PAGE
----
S69 Enterprise and Regulatory Reform Act... 2 years on
1st October 2015 saw the second anniversary of this piece of legislation, which deals with civil liability arising from breach of statutory duty. S69 triggered a fundamental change to the basis upon which employees can bring civil claims for compensation against their employers.
While it is likely to be some time before there are a sufficient volume of judgments from which to draw any firm conclusions on how the courts are implementing section 69, a recent Scottish case does raise some interesting issues.
Gilchrist V ASDA Stores (2015) is a judgment of the Outer House of the Court of Session, the Scottish equivalent of the English and Welsh County Court.
Mrs Gilchrist (the claimant) was employed by ASDA (the defendant) as a shop assistant. The claimant was 5ft tall and was using a ‘Dalek’ footstool to hang clothes onto a rack, which was 7ft off floor level. The claimant fell backwards from the stool, injuring her ankle.
The claimant argued that the defendant was in breach of their common law duties to the claimant, citing well-established common law duties including, providing a safe system of work and proper work equipment.
What was interesting was how the claimant sought to argue that the defendant had breached their common law duty of care. In simple terms, the claimant argued:
- Employers remain under a duty to comply with health and safety regulations.
- The duties set out in these regulations inform and define the scope of the duties at common law.
- An employer who breached a regulation could hardly be said to have acted reasonably.
- Breach of statutory duty meant the defendant had been negligent.
The claimant acknowledged, relying on the Court of Appeal decision in Hide v Steeplechase Co (2013), that the defendant may still avoid liability if the accident was caused due to unusual and unforeseen circumstances beyond the employer’s control; or if the cause was some exceptional event which could not have been avoided, despite the exercise of all due care.
It has correctly been reported that the trial judge accepted the claimant’s submissions on the impact of section 69. She did so because (for reasons, which are not clear) the defendant made no contrary submissions.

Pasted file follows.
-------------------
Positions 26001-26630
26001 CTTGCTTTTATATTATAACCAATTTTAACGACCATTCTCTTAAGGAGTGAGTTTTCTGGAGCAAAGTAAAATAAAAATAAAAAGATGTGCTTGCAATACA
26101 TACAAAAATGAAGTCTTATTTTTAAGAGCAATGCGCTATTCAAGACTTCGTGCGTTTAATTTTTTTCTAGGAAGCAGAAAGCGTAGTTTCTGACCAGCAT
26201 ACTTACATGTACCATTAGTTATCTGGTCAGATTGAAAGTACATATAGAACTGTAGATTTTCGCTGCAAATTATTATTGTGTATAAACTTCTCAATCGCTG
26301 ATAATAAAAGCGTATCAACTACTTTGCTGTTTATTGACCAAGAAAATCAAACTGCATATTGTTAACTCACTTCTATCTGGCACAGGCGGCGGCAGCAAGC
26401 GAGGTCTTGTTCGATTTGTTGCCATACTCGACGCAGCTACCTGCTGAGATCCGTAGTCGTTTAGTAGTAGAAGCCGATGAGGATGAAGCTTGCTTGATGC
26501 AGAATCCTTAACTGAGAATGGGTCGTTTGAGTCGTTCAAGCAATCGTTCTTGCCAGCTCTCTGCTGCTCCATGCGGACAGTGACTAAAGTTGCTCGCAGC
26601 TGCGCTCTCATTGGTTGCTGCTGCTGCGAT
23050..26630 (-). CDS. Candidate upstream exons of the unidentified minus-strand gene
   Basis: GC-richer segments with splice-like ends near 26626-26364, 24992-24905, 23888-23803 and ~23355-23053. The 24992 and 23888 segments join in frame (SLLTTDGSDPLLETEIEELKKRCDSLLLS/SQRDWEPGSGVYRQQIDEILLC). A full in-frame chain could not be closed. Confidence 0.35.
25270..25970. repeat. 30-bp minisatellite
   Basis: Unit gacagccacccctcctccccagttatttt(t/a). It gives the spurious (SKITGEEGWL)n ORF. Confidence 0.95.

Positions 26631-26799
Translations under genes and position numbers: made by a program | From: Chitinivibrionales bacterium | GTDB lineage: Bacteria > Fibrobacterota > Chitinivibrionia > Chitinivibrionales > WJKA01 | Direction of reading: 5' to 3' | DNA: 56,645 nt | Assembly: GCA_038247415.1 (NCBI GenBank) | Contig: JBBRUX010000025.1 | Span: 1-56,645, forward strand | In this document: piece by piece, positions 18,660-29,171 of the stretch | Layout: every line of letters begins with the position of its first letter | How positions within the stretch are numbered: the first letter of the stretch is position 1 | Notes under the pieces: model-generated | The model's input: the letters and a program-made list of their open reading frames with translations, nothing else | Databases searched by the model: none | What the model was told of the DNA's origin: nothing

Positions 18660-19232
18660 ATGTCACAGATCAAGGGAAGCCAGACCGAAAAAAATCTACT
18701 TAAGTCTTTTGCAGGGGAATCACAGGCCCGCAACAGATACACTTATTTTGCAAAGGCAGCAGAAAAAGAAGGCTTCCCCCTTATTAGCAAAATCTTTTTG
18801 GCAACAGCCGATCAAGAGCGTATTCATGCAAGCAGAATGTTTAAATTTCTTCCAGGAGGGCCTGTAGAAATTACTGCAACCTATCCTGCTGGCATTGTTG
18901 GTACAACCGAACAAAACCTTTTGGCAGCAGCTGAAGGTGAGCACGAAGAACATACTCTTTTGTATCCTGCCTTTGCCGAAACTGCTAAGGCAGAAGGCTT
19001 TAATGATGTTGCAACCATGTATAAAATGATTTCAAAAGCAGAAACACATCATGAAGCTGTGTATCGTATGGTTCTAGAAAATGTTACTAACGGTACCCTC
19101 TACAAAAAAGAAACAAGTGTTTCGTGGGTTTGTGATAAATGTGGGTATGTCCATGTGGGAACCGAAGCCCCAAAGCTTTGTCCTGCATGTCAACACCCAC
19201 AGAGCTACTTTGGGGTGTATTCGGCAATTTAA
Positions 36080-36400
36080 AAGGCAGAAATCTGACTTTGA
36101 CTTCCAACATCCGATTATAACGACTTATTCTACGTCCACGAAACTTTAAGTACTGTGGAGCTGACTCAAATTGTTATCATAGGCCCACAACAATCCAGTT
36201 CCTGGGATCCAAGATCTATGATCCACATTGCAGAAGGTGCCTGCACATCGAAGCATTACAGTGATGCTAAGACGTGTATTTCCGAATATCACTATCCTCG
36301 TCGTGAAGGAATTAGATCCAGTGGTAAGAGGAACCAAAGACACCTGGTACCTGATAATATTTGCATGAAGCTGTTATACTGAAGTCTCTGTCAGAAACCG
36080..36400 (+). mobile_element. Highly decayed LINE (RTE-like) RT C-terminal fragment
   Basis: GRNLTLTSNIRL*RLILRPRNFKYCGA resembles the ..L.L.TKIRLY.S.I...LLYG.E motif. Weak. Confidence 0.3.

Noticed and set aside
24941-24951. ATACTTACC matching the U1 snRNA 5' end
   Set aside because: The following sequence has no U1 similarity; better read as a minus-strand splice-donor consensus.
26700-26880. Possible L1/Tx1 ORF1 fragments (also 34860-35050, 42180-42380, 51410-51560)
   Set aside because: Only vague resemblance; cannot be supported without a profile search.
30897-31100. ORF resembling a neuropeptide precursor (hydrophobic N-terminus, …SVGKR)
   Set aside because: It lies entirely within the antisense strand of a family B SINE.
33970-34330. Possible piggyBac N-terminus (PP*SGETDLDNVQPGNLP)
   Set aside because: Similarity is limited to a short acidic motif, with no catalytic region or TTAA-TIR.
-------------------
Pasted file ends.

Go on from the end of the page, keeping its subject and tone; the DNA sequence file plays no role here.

It remains to be seen how much can be read into this part of the judgment.
For example, there is no reference in the judgment to the Court of Appeal’s findings in Hide that the defendant’s common law duties in that case were lower than their statutory equivalent and, had the matter been decided on common law principles, the defendant would have succeeded.
Ultimately, the claimant’s claim failed. It was not argued that the Dalek stool was unsafe per se. The judge’s finding was that the claimant fell after she had finished hanging up clothes and the accident was caused by the claimant making a mistake as to her footing.
What can we draw from this, albeit for the moment, isolated judgment?
- The purpose of section 69 is to enable claims (save for those involving defective equipment) to be defended where the employer has not been negligent.
- Claimants may look to follow the line of argument advanced on behalf of Mrs Gilchrist in relation to section 69.
- Whilst only a judgment at first instance, if the claimant’s submissions on section 69 are not challenged then the efficacy of section 69 is significantly undermined.
- Breach of statutory duty should not equate to negligence. Common law duties are to act reasonably. Regulations are worded in terms of ‘the employer shall or shall as so far as is reasonably practicable’. The courts are clear that compliance goes beyond doing what is reasonable.
- Equally, it is unrealistic for the courts to disregard entirely the defendant’s statutory obligations when assessing negligence. For example, Schedule 1 to the Manual Handling Operations Regulations 1992 sets out a list of factors which the employer is required to consider when assessing a manual handling task. Any employer whose employees carry out anything more than occasional manual handling may struggle to persuade a court that they have acted reasonably, if they disregard the factors set out in Schedule 1.
- It should however be remembered the majority of claims will succeed not because of overly onerous statutory obligations but because employers have failed to take any reasonable positive steps for the health and safety of their employees.